So, what attitude are we supposed to have about ourselves? One thing we absolutely cannot do is allow the knowledge of how much God loves us lead to an idea that we’re something amazing in and of ourselves. God hates pride, arrogance, and vanity. When He says He values us highly, that’s not the reaction He’s looking for in return. Rather, the Lord requires us “to do justly, to love mercy, and to walk humbly with your God” (Mic. 6:8)

Low Self-Esteem vs. Esteeming Self Less | marissabaker.wordpress.comBut we can’t go to the opposite extreme either. If we tell ourselves we have no value, there’s a danger of becoming paralyzed by fear of doing something wrong and attracting attention to our own worthlessness. But that kind of fear has no place in a person where God’s love dwells (1 John 4:18).

Let nothing be done through selfish ambition or conceit, but in lowliness of mind let each esteem others better than himself. Let each of you look out not only for his own interests, but also for the interests of others. Let this mind be in you which was also in Christ Jesus (Phil. 2:3-5)

This is the key — having the mind of Christ. His was the most valuable human life ever, and yet He chose to use His greatness to serve others, first by giving up the glory He had before the world existed, then in how He lived His life, then by dying for us, and now by living as our High Priest and the Head over all things to the church. His every act on this earth was one of love and service and esteeming the needs of others as more important than His own. That’s the example we should be following.

When we find our identity in Christ and believe we are precious in God’s sight, we can be bold, courageous, and strong in Him (Heb. 4:16; John 16:33; Eph. 6:10). We are also humble, knowing the things that make us valuable come from our relationship with God and not from ourselves. And we esteem our brethren higher than ourselves, because they are also temples of God and we are called to serve and love them as Christ serves and loves us.

What to do with Zucchini?

It’s the Great Garden question — what do I do with all that zucchini taking over my garden? It seems to grow overnight. One moment it’s shorter than the length of my hand and the next moment it’s the size of a baseball bat. I usually stir-fry zucchini or turn it into bread (see recipe here), but I needed more options. So I turned to the ever-trusty Google for answers and found several recipes to try.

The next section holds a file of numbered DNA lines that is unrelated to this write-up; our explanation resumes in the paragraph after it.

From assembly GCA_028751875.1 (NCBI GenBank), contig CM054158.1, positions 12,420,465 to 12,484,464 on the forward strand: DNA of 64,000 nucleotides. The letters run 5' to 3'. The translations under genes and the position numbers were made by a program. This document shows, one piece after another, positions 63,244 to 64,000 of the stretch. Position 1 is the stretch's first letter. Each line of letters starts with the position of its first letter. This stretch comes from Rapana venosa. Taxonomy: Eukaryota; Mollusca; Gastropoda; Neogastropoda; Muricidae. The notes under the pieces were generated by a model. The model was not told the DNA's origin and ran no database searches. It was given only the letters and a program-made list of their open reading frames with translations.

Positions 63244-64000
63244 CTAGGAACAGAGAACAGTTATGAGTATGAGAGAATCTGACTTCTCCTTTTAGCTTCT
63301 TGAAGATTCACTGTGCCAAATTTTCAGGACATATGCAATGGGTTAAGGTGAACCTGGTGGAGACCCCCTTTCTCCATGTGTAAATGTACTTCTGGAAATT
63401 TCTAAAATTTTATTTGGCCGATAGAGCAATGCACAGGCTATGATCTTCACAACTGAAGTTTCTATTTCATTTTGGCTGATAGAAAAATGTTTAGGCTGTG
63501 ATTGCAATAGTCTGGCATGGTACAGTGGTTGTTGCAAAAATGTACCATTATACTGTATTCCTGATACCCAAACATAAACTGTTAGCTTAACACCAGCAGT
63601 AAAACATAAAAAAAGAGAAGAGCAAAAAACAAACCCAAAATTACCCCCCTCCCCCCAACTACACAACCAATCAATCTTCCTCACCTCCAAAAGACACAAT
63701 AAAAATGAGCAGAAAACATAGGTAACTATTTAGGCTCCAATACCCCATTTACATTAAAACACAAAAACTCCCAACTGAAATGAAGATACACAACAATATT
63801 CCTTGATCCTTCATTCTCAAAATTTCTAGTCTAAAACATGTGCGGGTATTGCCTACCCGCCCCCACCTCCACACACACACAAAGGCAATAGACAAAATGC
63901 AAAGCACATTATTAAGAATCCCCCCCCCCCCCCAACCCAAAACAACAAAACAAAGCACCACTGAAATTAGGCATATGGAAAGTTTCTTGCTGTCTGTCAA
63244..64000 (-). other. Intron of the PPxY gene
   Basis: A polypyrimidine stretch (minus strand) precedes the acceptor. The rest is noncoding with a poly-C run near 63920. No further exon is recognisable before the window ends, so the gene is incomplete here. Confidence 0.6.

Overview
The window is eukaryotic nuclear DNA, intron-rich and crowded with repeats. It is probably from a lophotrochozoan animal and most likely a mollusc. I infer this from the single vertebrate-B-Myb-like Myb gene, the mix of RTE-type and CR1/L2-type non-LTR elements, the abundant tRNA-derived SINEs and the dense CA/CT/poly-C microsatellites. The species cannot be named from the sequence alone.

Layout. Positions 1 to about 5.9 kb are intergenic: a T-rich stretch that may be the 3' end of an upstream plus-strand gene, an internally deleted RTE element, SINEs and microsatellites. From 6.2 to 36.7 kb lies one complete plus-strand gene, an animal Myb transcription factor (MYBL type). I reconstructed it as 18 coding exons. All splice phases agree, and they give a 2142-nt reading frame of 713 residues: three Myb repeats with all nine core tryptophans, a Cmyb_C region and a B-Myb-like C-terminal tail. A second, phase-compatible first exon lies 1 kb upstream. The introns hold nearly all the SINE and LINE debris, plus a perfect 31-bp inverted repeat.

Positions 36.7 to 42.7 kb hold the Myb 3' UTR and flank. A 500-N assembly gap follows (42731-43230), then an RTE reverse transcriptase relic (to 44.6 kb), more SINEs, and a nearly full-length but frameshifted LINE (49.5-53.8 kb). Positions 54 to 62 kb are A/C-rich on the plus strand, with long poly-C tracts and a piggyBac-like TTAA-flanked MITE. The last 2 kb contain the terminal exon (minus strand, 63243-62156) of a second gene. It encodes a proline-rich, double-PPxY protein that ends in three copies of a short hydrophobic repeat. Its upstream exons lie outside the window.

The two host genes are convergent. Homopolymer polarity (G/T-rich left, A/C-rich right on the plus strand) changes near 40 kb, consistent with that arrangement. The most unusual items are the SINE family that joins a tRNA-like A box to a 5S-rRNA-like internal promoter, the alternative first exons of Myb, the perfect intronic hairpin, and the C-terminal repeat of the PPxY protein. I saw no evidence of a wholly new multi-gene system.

Do you have any favorite zucchini recipes to share? Link them in the comments below :)

Zucchini Recipes

Zucchini Muffins from Simply Recipe  is the first of these zucchini recipes that I tried. They have a really good flavor  — love the cinnamon and nutmeg. They’re neither too dry nor too moist. We had a Lord of the Rings-like conversation here when my mother, sister, and I were talking about how filling these muffins were and my brother got this guilty Hobbit-ish look on his face and said, “I’ve had three.”

Verdict: This recipe is definitely a keeper!

Roast Carrots and Zucchini “Fries” from Voracious Veggie. This is the very best way to cook carrots. They’re healthy and taste like candy. Since we like them so well, we thought we’d follow this blogger’s suggestion and cook zucchini the same way. Maybe I did something wrong, but they were gross. Soft, squishy, slimey — the texture was so bad I couldn’t even tell you if the taste was any good.

Verdict: keep the carrots, toss the zucchini

Zucchini Pistou from Baked Bree uses as it’s base a French version of pesto made with zucchini  as well as basil. It caught my attention because Bree’s pictures are so gorgeous. Mine didn’t look much like this (for one thing I ran out of basil and used walnuts instead of pine nuts in the pistou), but it had a pretty good flavor.

Verdict: I cooked too much pasta, which spread the sauce around too much, so I plan to try this one again and see if I can get it right.

Julia Child’s Zucchini Tian. This one is still on my to-do list. It’s doesn’t look hard, just a bit time consuming. I’m sure anything baked in that much cheese has to taste good, though :)

 

The Classics Club

In my never-ending search for new things to write about, I stumbled upon The Classics Club by way of Carissa’s post at Musings of an Introvert. I love classic literature (not really a surprise to most of you — if someone doesn’t like at least some classic literature they probably shouldn’t major in English), so why not come up with a reading list and blog about each title? That will give me topics for 10 of Mondays blog posts for the next five years.

The Classics Club | marissabaker.wordpress.com